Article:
Pharmaceutical Executive Europe IMS Health Economics Supplement - December 2007 - (Page 4)

BIAs: The Fifth Hurdle? Few doubt the growing imperative for pharmaceutical companies to demonstrate the ‘value’ of new technologies. Mike Aristides considers the increasing importance of budget impact analyses in planning and forecasting and offers some insight into their constructs. afety, efficacy and quality tests are well understood and embedded in the drug development process; standard methods for performing and presenting the results of cost-effectiveness assessments (CEAs) are also increasingly familiar. This is particularly true in Europe, Australia and the USA. However, effective and timely market access for pharma products is increasingly contingent on budget impact analyses (BIAs). These new “must haves” assess the impact of a new drug or technology on a healthcare budget over a period of time, thereby providing key information for decision-makers — especially those with responsibility for national, regional, or local healthcare budgets — to facilitate budget planning and forecasting. Despite their growing importance in pharma’s armoury, evidence from health economics and outcomes research (HEOR) practitioners suggests that BIAs are frequently a ‘last minute’ affair from which full value is not always extracted in the sales environment. However, increasing interest in BIA capabilities suggests growing acknowledgment of their relevance and potential. For those who are new to health economics it is important to appreciate that BIA and CEA are two very different pieces of analysis. BIA is complementary to CEA, not a variation or replacement. S In CEA the cost and health outcome is presented for an average patient — usually in the form of the cost per quality adjusted life year (or QALY). So, for example, if £26000 per QALY is the ‘value for money’ of using a new medication, this can be compared with other current treatment. Such data is, however, never aggregated across the total number of patients and cannot be used to estimate a budget. Cost and outcomes vs financial consequences While CEA evaluates the costs and outcomes of alternative interventions over a specified time horizon to estimate and compare their economic efficiency, BIA considers the financial consequences related to the uptake and spread of new interventions and attempts to answer the question, “Can we afford it?” Indeed, a new treatment may be more efficient than the current option but nevertheless still be unaffordable. This creates something of a dilemma for primary care trusts (PCTs) and other budget holders. The National Institute for Health and Clinical Excellence (NICE) in England and Wales may have scrutinized the cost-effectiveness of a new intervention and approved its use in the NHS, but the implementation of this recommendation remains the headache of the budget holders. BIA helps them work DECEMBER 2007 HEALTH ECONOMICS 4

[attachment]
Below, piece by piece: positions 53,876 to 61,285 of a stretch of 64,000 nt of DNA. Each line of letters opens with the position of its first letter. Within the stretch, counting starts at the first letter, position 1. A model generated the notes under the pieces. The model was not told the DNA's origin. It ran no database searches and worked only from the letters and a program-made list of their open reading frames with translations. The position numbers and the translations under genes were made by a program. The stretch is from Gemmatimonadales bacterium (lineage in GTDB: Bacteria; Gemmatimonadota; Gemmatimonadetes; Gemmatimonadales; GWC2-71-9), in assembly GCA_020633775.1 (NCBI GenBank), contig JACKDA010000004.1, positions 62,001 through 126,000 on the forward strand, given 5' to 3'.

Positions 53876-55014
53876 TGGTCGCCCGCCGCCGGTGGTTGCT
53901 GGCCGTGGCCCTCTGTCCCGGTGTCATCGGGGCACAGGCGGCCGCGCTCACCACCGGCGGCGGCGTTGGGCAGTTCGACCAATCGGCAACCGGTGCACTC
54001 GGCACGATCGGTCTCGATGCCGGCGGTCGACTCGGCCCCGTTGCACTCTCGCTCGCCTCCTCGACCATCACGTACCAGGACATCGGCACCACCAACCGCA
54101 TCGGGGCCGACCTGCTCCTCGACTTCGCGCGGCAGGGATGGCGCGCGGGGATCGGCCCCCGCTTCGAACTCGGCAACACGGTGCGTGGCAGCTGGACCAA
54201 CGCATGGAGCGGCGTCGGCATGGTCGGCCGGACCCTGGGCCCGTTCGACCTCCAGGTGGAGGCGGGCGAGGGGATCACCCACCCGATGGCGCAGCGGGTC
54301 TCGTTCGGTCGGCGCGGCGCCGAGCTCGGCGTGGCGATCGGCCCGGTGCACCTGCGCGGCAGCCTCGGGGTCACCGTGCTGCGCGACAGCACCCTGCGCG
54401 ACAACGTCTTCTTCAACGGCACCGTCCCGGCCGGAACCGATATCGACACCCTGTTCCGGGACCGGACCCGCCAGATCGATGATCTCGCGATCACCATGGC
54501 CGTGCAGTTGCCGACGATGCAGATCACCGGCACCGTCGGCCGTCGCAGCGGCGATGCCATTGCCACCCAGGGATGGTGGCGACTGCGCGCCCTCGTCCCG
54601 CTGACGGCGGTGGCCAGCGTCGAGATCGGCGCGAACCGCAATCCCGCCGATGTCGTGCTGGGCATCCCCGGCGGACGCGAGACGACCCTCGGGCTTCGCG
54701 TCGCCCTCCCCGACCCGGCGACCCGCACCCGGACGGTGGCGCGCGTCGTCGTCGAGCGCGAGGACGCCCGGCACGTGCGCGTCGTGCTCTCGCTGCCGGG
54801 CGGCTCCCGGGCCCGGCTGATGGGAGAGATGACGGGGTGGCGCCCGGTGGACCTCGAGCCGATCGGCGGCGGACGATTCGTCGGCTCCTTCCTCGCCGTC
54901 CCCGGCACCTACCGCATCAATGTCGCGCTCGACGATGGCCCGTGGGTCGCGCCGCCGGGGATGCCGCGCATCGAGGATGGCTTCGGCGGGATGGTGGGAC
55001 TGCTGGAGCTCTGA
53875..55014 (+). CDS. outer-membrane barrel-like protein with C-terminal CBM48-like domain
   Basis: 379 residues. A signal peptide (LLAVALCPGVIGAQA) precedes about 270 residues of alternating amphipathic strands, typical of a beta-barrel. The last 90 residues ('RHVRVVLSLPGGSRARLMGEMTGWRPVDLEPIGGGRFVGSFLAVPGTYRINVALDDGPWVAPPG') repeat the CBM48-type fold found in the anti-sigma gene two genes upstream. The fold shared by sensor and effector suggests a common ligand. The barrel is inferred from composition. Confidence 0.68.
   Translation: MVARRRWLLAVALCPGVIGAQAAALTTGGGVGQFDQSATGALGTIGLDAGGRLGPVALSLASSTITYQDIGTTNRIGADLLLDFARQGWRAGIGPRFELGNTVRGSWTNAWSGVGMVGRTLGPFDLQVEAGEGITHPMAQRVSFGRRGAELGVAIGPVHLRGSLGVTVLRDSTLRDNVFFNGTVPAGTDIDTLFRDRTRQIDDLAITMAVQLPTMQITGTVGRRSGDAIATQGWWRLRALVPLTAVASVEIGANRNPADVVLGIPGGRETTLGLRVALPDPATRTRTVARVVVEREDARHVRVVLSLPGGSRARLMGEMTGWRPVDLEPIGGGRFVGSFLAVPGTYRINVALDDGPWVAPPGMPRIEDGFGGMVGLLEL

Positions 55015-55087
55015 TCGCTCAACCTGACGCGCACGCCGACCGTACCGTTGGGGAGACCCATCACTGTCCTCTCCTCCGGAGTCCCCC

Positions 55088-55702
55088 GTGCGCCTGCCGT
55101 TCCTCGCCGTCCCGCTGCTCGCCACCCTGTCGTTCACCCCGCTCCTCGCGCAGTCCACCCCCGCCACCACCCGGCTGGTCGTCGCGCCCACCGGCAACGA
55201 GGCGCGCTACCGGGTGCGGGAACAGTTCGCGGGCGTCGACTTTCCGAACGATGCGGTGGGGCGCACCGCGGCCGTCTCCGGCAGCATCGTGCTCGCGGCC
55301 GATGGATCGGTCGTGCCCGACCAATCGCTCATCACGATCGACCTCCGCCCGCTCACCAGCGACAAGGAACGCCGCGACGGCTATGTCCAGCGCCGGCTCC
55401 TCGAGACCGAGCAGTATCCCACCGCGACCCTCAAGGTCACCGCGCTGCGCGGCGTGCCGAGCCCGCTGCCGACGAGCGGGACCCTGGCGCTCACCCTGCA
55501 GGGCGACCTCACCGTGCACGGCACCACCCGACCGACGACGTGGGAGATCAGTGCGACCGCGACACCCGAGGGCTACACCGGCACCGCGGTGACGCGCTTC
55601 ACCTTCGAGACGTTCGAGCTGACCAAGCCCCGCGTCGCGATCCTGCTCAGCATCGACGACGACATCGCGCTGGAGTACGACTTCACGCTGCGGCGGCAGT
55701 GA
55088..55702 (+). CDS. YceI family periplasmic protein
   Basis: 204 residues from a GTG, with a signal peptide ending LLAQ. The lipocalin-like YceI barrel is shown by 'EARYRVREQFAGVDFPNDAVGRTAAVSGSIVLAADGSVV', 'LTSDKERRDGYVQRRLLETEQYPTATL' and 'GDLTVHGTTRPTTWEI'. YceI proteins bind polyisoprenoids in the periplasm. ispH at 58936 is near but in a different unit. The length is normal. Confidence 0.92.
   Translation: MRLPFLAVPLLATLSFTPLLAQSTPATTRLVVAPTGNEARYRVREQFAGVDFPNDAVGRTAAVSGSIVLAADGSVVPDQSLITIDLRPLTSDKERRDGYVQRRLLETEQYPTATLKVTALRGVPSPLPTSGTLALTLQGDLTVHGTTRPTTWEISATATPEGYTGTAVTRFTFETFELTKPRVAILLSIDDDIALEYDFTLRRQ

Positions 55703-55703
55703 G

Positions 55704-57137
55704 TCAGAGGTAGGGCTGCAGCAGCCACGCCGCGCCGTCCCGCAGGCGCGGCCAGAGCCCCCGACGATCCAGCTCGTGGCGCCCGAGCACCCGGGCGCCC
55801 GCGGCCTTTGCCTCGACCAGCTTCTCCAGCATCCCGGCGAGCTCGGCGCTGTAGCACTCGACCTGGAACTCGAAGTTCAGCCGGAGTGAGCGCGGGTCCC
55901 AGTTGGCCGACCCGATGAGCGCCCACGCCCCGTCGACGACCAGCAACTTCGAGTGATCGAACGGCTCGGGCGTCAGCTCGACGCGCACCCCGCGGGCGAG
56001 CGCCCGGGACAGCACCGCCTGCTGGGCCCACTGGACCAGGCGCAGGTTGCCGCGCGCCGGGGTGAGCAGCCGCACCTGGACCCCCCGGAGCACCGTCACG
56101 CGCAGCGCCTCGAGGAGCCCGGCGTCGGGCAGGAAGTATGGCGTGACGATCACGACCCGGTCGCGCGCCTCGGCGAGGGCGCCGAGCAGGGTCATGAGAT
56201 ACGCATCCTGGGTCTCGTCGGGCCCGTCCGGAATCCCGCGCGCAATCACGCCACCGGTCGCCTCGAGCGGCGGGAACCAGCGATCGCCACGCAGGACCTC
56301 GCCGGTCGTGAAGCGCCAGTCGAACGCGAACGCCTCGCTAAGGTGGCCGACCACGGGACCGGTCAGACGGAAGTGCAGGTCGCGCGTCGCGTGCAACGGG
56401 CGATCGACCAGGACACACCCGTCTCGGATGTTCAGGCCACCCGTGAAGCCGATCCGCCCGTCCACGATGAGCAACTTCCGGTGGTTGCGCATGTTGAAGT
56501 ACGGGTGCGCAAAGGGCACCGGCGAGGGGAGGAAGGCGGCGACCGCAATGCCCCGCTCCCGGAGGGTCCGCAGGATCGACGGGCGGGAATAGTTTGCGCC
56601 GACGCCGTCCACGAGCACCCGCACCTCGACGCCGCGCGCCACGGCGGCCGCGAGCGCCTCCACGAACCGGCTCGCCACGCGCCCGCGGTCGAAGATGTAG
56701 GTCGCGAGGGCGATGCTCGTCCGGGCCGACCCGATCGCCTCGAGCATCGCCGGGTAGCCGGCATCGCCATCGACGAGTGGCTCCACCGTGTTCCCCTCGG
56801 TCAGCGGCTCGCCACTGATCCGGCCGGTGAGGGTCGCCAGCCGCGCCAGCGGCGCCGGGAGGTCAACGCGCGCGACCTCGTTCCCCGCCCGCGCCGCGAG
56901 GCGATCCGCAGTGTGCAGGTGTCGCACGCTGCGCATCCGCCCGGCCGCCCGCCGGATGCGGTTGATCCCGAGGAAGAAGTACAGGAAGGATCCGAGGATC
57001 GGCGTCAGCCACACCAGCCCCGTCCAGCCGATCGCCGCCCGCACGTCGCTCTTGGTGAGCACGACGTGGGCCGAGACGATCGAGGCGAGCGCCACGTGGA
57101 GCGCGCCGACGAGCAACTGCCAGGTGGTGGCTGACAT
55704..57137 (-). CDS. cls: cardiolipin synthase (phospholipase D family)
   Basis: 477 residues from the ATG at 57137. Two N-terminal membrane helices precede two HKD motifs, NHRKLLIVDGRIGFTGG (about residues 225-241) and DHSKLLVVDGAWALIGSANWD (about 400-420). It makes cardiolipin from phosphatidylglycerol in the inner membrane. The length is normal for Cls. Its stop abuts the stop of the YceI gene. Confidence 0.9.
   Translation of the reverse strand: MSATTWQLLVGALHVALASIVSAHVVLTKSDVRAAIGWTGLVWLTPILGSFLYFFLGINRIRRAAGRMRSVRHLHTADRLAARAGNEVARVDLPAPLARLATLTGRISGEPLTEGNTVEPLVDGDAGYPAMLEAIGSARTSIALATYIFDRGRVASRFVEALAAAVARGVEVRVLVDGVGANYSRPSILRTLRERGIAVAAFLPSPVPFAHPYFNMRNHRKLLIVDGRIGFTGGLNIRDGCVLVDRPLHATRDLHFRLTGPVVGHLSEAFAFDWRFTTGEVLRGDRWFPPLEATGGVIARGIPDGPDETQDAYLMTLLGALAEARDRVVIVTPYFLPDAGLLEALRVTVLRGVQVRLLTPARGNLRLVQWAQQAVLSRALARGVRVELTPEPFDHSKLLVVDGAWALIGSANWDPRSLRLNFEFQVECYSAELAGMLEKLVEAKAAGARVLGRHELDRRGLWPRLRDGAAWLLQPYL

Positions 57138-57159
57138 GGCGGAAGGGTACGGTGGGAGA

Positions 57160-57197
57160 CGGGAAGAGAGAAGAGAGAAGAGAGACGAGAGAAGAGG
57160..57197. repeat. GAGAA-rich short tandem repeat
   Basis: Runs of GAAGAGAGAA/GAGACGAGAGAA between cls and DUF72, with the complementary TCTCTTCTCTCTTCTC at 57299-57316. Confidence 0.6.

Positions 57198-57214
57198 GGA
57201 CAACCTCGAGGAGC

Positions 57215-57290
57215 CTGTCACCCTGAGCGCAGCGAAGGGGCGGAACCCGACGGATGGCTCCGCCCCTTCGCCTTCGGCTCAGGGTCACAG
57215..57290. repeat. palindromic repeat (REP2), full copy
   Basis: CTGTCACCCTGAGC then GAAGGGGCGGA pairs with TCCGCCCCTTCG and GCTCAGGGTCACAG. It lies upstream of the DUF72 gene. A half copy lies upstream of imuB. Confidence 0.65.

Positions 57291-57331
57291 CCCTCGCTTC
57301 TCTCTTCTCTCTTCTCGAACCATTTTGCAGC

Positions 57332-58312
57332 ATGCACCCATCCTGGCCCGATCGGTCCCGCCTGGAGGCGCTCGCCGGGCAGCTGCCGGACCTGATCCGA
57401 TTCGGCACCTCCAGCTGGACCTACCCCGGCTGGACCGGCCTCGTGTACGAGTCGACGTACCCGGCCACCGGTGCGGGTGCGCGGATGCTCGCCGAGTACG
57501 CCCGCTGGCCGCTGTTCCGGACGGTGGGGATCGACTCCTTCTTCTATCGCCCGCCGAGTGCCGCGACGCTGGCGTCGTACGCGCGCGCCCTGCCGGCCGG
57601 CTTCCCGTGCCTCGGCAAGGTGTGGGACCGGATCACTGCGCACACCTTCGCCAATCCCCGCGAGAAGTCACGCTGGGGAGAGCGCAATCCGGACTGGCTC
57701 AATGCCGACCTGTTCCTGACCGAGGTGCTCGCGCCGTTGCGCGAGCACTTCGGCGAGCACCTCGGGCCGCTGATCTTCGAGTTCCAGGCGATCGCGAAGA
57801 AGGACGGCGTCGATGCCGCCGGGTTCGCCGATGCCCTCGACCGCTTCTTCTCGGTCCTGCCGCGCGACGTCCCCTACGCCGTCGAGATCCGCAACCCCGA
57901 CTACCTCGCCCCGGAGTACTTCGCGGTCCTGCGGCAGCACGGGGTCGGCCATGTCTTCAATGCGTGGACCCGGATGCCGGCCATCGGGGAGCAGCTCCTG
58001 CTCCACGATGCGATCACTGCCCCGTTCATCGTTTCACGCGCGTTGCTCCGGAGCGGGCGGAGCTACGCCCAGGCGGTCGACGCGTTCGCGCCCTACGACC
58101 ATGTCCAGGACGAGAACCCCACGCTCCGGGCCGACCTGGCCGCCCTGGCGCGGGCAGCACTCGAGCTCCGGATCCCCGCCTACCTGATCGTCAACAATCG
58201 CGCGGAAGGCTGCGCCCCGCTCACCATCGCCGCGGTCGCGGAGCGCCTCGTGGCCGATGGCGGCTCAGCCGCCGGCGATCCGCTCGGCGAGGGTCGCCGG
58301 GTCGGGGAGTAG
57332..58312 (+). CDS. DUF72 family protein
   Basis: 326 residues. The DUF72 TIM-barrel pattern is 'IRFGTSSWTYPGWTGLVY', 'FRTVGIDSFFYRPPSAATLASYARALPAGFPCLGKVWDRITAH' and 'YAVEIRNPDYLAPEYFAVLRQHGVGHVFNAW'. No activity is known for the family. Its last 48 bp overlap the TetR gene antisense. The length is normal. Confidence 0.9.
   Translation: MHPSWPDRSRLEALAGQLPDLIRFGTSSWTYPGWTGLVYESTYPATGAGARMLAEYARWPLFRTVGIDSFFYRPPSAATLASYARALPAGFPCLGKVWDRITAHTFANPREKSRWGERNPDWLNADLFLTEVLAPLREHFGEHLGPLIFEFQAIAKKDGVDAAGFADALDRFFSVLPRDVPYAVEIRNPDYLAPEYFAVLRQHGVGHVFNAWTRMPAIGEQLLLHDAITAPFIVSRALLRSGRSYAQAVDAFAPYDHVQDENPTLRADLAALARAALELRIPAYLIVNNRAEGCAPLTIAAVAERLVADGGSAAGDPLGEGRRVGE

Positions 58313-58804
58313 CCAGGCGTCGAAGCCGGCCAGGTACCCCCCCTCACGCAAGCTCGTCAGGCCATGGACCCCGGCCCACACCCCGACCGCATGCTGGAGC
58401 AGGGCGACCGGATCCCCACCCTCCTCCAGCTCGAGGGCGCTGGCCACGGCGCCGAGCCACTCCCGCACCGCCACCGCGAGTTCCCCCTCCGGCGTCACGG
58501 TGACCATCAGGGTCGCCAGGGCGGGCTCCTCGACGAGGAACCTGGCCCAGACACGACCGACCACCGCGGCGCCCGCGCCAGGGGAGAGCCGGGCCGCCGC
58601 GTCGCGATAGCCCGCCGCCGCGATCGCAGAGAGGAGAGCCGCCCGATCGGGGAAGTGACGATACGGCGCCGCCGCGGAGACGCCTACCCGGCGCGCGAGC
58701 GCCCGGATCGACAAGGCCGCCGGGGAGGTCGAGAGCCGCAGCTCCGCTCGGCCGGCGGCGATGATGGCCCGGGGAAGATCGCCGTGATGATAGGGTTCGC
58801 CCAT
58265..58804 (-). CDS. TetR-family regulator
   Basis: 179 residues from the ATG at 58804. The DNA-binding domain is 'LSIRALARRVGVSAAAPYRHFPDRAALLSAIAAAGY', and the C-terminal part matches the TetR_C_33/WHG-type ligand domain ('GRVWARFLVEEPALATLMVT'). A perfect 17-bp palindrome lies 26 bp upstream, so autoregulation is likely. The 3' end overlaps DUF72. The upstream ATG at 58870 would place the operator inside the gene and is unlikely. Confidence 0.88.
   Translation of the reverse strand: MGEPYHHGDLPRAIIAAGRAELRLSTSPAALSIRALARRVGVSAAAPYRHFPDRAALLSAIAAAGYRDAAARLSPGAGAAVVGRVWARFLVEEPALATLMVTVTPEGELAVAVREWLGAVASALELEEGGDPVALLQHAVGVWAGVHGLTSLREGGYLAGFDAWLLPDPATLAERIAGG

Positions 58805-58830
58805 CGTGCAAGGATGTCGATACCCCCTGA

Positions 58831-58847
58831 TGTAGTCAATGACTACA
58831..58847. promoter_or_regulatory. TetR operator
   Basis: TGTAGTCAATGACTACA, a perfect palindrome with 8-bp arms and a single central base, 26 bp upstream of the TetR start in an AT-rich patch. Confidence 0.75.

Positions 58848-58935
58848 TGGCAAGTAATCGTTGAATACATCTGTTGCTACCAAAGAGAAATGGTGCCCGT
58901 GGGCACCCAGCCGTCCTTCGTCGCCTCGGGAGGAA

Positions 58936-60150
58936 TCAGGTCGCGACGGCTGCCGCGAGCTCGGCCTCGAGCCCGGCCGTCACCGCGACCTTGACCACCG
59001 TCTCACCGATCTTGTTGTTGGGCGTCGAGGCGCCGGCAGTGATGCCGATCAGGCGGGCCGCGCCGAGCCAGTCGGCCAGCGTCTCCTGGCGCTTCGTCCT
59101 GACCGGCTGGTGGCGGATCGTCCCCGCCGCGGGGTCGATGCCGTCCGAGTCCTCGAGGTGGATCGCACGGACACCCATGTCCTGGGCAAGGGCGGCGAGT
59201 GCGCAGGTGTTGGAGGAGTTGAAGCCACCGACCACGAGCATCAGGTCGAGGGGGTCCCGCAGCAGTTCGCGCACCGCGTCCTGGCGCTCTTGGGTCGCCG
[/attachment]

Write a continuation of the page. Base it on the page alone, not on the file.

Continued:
Table of Contents for the Digital Edition of Pharmaceutical Executive Europe IMS Health Economics Supplement - December 2007

Pharmaceutical Executive Europe IMS Health Economics Supplement - December 2007
Budget Impact Analyses: BIAs: The Fifth Hurdle?
Evidence and Effectiveness: Redressing the Balance
Commercializing HEOR: Adding Value

Pharmaceutical Executive Europe IMS Health Economics Supplement - December 2007